Durant's decision makes it clear: the Lakers are rebuilding.


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However, free agency will provide a view into how the franchise expects to improve in the coming years. Financial flexibility has been a focus of LA's recovery plan in recent years. LA has $60 million to spend in the summer of 2016. Signing players on overpriced short-term contracts and maintaining flexibility for an additional year would provide a greater understanding of how the organization expects to bounce back.

Al Horford, Ryan Anderson, Harrison Barnes, Nicolas Batum, Chandler Parsons, Mike Conley and DeMar DeRozan fall into the category of second-tier free agents that will command top dollar and long-term contracts. The Lakers expect to target at least one of those players, and those players would improve the team. However, the Lakers do not expect to jump up to the level of the Spurs, Warriors, Thunder or even the Clippers in a single season.

Instead, the Lakers expect to develop the roster, add a few proven pieces and wait for the summer of 2017, when Durant, LeBron James, Russell Westbrook and Blake Griffin all expect to lead a star-studded free agent class. If the Lakers manage to maintain financial flexibility, they could have the ability to sign a couple big-name players next summer, while using the 2016-17 season as a way to develop the young talent and allow new Lakers coach Luke Walton to settle into his first head coaching job.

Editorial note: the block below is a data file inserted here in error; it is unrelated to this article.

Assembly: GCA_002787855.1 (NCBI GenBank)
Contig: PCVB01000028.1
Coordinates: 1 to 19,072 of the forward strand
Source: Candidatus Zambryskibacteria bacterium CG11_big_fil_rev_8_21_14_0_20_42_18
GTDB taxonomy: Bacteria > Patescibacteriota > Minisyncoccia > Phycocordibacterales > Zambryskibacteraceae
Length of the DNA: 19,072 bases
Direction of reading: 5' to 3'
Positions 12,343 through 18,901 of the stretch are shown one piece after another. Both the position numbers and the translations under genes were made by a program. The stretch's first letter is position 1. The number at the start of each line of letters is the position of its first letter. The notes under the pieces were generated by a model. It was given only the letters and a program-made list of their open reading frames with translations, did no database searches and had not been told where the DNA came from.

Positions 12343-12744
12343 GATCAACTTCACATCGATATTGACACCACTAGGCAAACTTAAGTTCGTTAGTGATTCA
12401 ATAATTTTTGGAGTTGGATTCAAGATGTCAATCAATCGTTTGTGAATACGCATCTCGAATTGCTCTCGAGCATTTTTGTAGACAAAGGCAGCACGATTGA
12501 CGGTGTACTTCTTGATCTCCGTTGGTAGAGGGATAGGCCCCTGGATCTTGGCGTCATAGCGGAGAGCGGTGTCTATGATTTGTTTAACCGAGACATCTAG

If the young talent develops, the Lakers suddenly have even more desirable assets to trade away for established star players. Putting the right role players in place would also serve to attract more impactful free agents in years to come. However, the Lakers are currently not in position to improve dramatically via free agency, and Durant's decision to not meet with the team drives that point home.

So, while Durant sets off fireworks over the fourth of July weekend with his decision to move or to stay, the Lakers don't expect to have any say any impact on that decision. Instead, LA will likely look to re-sign restricted free agent Jordan Clarkson and fill out a roster that currently only has six players on contract: D'Angelo Russell, Nick Young, Lou Williams, Julius Randle, Larry Nance Jr. and Anthony Brown. No. 2 pick Brandon Ingram should be signed within a couple weeks, and re-signing Clarkson would bring that roster number to eight players.

Even with the positively received hire of Walton, the Lakers simply don&'t have a roster worthy of appealing to top free agents like Durant. While being passed up may be an embarrassment to the mystique of the Lakers' brand, getting early notice that they have no shot with Durant should be viewed as a positive start to free agency.

Now, the Lakers can immediately get to the business of building a roster while a host of teams wait on Durant's decision.

NBA free agency kicks off on Thursday night at 9:01 p.m. Pacific Time. Teams can put pen to paper on July 7, after the conclusion of the moratorium.